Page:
Diagnostic Error in General Surgery: Cognitive Bias and Systems Issues in Medical Malpractice Claims (Abstract)

Jacqueline Ross, RN, PhD, Coding Director, Department of Patient Safety and Risk Management

Although claims against general surgeons primarily allege technical surgical-type errors, diagnostic error is the second most frequent allegation against or case type for general surgeons. Analysis of malpractice claims can elucidate the causes of and solutions to diagnostic errors. This study considers differences between diagnostic errors, both cognitive and systemic, committed by general surgeons in the inpatient vs. the outpatient setting.

Study Design

This was a cross-sectional analysis of 203 closed medical malpractice claims from The Doctors Company database using the CRICO Comprehensive Risk Intelligence Tool. Analysis was descriptive for the characteristics of claims based on years, type of patient (inpatient, outpatient), severity, final diagnosis, and contributing factors. The CRICO diagnostic process of care framework was used to examine diagnostic error by general surgeons. Chi-square was used to determine potential differences between inpatient and outpatient settings.


  • Significant differences emerged between inpatient and outpatient settings considering the following factors leading to claims:
    • Communication between providers regarding the patient’s condition was more likely a factor in the inpatient setting.
    • Delay or failure to consult was more likely a factor in the inpatient setting.
    • Failure to appreciate signs, symptoms, and/or test results was more likely a factor in the inpatient setting.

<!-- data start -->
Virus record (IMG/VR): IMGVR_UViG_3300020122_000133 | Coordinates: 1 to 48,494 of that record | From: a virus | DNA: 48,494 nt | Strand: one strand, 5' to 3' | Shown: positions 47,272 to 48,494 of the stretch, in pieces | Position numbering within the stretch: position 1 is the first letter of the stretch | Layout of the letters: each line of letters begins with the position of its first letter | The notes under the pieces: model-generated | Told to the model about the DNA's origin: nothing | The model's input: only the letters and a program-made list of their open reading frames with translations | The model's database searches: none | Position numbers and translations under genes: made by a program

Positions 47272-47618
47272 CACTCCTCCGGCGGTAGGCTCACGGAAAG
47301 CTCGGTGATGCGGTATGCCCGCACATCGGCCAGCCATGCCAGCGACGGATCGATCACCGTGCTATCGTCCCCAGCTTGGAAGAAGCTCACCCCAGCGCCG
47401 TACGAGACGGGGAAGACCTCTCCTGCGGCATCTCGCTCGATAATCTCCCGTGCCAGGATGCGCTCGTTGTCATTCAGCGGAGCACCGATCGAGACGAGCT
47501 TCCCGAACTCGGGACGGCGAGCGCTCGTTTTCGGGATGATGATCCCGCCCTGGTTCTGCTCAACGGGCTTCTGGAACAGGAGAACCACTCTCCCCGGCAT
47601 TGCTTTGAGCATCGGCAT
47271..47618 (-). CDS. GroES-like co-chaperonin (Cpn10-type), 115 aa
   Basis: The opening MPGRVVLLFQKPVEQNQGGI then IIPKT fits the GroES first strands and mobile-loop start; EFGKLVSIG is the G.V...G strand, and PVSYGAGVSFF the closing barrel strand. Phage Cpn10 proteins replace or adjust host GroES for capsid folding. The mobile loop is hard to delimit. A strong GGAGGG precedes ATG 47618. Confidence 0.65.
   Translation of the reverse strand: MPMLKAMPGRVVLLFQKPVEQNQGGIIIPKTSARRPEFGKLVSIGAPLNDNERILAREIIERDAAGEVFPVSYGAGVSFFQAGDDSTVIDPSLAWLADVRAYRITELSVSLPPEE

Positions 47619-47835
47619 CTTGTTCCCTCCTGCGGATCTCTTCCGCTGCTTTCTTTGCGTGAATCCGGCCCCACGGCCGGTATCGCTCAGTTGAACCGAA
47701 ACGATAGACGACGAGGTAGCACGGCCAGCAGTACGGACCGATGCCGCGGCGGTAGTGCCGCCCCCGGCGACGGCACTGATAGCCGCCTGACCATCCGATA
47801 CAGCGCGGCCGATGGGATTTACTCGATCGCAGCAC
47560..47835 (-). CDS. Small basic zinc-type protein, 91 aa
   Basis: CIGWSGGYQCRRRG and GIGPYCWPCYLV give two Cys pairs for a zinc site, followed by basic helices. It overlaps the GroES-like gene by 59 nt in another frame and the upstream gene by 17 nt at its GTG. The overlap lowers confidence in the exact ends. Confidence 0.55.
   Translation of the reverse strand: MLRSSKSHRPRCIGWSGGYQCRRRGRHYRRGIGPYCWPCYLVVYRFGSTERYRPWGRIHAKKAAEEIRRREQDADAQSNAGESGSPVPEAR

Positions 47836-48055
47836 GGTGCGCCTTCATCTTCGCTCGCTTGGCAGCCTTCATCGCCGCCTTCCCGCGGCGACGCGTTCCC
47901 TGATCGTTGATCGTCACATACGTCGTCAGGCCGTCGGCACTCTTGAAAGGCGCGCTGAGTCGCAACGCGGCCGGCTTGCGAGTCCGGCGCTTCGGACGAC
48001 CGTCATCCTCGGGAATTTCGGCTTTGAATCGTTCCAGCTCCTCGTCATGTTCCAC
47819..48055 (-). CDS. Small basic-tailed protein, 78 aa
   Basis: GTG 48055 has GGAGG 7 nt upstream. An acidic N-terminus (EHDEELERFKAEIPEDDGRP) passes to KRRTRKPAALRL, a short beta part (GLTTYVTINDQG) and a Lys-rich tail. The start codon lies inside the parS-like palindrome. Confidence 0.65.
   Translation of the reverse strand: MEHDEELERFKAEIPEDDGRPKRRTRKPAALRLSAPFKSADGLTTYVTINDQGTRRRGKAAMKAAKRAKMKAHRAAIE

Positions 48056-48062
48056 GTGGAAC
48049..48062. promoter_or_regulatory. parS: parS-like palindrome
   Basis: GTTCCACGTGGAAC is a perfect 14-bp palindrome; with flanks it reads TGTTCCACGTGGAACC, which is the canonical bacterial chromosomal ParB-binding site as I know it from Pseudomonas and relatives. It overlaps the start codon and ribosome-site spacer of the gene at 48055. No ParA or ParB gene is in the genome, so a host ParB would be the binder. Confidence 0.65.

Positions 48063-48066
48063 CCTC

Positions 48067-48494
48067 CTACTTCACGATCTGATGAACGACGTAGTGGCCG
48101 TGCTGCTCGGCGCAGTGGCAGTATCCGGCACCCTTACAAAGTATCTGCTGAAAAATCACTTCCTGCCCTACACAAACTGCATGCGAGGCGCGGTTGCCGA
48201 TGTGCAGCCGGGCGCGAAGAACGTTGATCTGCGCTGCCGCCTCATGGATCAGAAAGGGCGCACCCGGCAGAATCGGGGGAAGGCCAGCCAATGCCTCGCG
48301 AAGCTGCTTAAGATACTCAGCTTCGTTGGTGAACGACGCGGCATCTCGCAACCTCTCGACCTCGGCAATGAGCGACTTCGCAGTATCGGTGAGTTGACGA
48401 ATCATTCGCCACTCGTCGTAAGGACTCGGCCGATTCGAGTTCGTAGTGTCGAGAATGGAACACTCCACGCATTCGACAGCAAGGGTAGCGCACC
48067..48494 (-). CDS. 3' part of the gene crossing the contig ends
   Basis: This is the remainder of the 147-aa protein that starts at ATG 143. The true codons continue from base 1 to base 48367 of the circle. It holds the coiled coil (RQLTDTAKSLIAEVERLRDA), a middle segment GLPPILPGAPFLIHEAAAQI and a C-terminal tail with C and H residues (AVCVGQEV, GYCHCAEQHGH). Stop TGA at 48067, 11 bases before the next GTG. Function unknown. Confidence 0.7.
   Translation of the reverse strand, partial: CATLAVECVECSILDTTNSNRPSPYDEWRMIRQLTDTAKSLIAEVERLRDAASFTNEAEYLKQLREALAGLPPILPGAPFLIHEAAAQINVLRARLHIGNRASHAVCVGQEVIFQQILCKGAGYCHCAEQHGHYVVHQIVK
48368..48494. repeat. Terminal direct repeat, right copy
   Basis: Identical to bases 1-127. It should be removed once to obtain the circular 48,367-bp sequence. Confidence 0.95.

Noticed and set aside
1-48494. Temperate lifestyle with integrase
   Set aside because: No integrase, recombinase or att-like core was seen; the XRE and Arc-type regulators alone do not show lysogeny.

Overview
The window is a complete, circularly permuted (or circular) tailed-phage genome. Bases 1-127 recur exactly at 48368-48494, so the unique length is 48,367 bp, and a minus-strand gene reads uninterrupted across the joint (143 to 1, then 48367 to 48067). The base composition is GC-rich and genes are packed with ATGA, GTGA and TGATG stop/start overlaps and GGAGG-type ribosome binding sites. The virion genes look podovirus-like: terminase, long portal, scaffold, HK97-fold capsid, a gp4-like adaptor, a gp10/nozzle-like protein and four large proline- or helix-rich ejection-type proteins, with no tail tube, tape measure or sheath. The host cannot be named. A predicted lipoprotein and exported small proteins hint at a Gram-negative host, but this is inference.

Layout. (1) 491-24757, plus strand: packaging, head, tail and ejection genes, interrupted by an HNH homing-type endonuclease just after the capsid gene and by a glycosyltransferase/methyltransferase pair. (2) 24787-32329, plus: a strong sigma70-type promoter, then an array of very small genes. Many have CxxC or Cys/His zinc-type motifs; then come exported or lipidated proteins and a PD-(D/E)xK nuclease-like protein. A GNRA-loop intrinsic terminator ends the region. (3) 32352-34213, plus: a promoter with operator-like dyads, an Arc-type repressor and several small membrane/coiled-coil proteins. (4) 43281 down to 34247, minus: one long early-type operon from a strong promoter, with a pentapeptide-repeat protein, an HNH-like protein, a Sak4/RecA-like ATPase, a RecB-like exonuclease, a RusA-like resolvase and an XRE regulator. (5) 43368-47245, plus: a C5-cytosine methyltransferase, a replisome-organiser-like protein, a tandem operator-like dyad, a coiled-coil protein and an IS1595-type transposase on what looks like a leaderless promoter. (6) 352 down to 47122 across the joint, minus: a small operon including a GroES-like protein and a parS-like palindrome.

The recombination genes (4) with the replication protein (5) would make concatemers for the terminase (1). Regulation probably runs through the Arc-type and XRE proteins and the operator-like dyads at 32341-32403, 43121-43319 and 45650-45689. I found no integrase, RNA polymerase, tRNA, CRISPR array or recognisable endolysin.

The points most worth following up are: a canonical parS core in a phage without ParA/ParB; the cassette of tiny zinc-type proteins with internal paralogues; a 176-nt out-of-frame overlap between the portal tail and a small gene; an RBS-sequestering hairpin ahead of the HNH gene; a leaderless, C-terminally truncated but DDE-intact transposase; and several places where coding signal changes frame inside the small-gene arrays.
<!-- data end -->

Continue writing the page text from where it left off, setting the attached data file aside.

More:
• In the outpatient setting, many of the claims involved delayed biopsies based on symptoms or recommendations from radiologists. A higher percentage of patients in the outpatient setting did not adhere to plans for follow-up care, including not returning calls or missing appointments.
  • More than two-thirds of claims studied involved high-severity injuries.
  • The final correct diagnoses were overwhelmingly related to postoperative complications.


Decreasing diagnostic error is feasible. Clinical judgment and communication remain among the top contributing factors involved in medical malpractice claims, as this study’s findings confirmed. It’s crucial to understand where the breakdowns in communication are occurring so interventions can be implemented, because the lack of communication can influence so much along the diagnostic process of care, from the start of taking the patient’s history to the patient’s nonadherence to the plan of care.

Many of the contributing factors involved clinical judgment. Sometimes relying on intuition included cognitive bias, which led a general surgeon to focus on the wrong diagnosis or to failure or delay in ordering a diagnostic test. Use of a clinical guideline or a clinical decision-support system can enable providers to decrease the variability in their response patterns.

The diagnoses often missed by general surgeons, especially those leading to high-severity injuries, include malignancies, vascular events, and infections. General surgeons should consider all possibilities in the post-operative management phase.


The guidelines suggested here are not rules, do not constitute legal advice, and do not ensure a successful outcome. The ultimate decision regarding the appropriateness of any treatment must be made by each healthcare provider considering the circumstances of the individual situation and in accordance with the laws of the jurisdiction in which the care is rendered.